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Jumbish – an adventure

Join me on my roller coaster ride of cultural differences and personal experiences

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Sewing

Bias Tape – a love & hate relationship

Dear fellow Sewers, Crafters & Hobbyists out there,

I have a confession to make. I am not sure if I love working with Bias-tape or absolutely hate it.

Here’s why:

I did the dreadful and looked up Pinterest to find a new craft project for myself and stumbled upon Make a Case for your Hot Iron (hair straighter or roller).

I admit, I was in a dire need of one, as when I travel, just before leaving for the airport, do my hair only to realize that the hot iron is too hot to pack in my bag so I give it another 15 minutes to cool down just enough to NOT-burn my other belongings in the bag.

Here’s the method I decided on from Sew 4 Home.

I picked out two coordinating fabrics. Cut the layers as measured, sandwiched the layers together, stitch them together and  then quilt them with straight lines.

Then came the part I was really looking forward to. Sew 4 Home made using bias-tape to hide edges, look so easy. My previous experience with bias-tape was with making bunting or flags and with making blankets which by-the-way use very broad blanket bias-tape.

I used two coloured ones to give it some edge. Purple and Red. First, I bias-taped the top of the two layered fabric with purple bias-tape.

I struggled the most with the red.

When I had to turn around the edges, my knuckles hurt from having to keep  it pulled enough to get caught in the machine stitching. Needless to say I did not have any fancy quilting clips or pins that other crafters use. Then, of course for some reason the pink fabric escaped the bias-tape while stitching. So I had to unthread a whole side, cut the fabric and the batting to fit-to-size and again stitch them together.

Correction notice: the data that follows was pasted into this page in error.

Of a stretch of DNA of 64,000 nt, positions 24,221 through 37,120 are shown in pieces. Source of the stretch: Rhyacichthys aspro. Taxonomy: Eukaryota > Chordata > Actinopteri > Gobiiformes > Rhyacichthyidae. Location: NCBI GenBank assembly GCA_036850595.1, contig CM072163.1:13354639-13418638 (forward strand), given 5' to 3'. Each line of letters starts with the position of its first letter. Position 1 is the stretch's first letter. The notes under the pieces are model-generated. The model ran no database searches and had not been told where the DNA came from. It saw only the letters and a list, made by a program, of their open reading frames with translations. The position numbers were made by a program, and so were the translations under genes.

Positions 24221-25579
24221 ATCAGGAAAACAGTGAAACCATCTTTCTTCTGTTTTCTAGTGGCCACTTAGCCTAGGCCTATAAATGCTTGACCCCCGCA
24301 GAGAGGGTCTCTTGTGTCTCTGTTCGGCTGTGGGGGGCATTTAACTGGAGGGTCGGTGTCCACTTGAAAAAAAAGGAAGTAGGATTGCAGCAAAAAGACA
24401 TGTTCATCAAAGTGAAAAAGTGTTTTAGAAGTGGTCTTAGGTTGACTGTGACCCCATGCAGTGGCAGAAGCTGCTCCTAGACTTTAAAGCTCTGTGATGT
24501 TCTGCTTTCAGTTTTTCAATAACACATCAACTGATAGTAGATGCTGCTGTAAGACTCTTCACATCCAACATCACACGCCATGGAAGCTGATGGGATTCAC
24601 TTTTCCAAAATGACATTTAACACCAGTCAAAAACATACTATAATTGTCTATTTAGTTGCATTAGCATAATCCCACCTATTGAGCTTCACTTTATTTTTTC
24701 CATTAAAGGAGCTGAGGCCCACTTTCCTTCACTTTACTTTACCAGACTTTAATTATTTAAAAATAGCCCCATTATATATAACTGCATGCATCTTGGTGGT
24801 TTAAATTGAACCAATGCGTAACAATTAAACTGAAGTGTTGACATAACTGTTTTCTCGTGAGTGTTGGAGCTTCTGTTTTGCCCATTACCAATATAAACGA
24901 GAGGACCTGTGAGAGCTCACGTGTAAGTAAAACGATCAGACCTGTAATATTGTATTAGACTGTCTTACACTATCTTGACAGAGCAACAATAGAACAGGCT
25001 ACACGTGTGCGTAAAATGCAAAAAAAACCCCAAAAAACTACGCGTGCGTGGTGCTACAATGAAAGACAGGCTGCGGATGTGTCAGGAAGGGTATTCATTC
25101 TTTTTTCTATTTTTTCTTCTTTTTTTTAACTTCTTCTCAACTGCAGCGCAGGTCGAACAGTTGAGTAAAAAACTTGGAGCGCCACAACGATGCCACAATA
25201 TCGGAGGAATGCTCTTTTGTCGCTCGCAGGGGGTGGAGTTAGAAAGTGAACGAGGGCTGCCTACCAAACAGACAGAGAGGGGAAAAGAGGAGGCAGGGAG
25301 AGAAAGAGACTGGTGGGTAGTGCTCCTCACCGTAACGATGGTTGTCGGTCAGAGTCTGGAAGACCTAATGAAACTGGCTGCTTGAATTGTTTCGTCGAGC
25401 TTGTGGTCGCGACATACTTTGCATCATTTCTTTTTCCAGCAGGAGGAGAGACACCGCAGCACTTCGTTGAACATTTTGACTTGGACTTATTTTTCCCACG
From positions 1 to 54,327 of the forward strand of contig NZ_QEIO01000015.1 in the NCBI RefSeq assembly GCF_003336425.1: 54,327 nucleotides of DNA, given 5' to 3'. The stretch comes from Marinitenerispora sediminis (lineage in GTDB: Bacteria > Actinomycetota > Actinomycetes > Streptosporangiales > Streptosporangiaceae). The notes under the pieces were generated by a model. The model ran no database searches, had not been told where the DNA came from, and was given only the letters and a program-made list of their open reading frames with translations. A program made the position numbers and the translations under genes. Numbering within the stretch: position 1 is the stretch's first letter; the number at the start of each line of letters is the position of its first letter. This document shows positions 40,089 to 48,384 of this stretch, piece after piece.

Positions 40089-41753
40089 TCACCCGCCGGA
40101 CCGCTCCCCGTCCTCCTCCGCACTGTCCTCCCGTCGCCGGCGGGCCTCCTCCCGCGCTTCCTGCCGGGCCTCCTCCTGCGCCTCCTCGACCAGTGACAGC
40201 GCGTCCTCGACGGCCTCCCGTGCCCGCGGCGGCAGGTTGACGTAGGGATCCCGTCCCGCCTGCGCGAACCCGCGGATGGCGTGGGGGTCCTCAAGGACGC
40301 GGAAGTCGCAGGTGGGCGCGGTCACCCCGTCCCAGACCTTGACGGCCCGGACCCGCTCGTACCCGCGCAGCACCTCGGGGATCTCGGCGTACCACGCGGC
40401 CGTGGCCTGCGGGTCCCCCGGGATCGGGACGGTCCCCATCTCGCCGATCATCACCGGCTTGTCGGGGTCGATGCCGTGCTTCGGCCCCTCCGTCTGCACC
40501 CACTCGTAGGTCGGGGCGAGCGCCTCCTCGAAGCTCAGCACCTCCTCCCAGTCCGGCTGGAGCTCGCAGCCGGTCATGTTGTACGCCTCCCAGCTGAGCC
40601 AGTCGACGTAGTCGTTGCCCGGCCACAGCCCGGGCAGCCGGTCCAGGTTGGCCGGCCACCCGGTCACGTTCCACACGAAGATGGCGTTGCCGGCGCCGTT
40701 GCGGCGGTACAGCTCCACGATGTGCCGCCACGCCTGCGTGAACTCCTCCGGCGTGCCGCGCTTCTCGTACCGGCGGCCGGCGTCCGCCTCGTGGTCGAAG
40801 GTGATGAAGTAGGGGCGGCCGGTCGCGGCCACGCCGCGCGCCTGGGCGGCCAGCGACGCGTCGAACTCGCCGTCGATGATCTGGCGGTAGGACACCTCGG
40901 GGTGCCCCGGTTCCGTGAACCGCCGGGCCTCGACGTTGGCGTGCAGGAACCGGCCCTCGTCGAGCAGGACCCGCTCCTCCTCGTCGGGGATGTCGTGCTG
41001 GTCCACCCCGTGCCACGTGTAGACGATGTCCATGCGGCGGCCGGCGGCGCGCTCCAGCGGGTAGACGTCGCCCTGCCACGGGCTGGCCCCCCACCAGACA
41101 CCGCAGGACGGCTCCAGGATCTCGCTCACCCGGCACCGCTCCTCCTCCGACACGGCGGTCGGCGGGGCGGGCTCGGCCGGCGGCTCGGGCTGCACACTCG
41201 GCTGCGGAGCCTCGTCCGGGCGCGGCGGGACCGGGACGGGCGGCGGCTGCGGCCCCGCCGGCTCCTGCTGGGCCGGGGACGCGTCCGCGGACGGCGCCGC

The edges nearly drove me crazy.hot iron case 1

On the last edge, my machine needle broke with only an inch to finish the project. Changed the needle and  finished the remaining inch (that seemed like a mile left) to extreme satisfaction.

However, I LOVED how it turned out. The bias-tape gave it such a nice cut, crisp and fine-looking shape.

I’ll let you be the judge of it! Viola.

hot iron case 2

 

 

Roll it up!

Okay, it all started with a birthday invitation for a boy turning 6 and a girl turning 3 coming up in two weeks.

I wanted to create something that they can use and enjoy. I embarked upon a journey over my laptop looking for ideas. After twenty or so reading blogs and viewing vlogs (kinda), I decided to make a crayon roll. I also thought of using not so expensive fabric just yet. Instead I made a prototype with left over fabric. I used the measurements in this video and used a canvas cloth for stuffing. Here’s a snap shot of the first roll: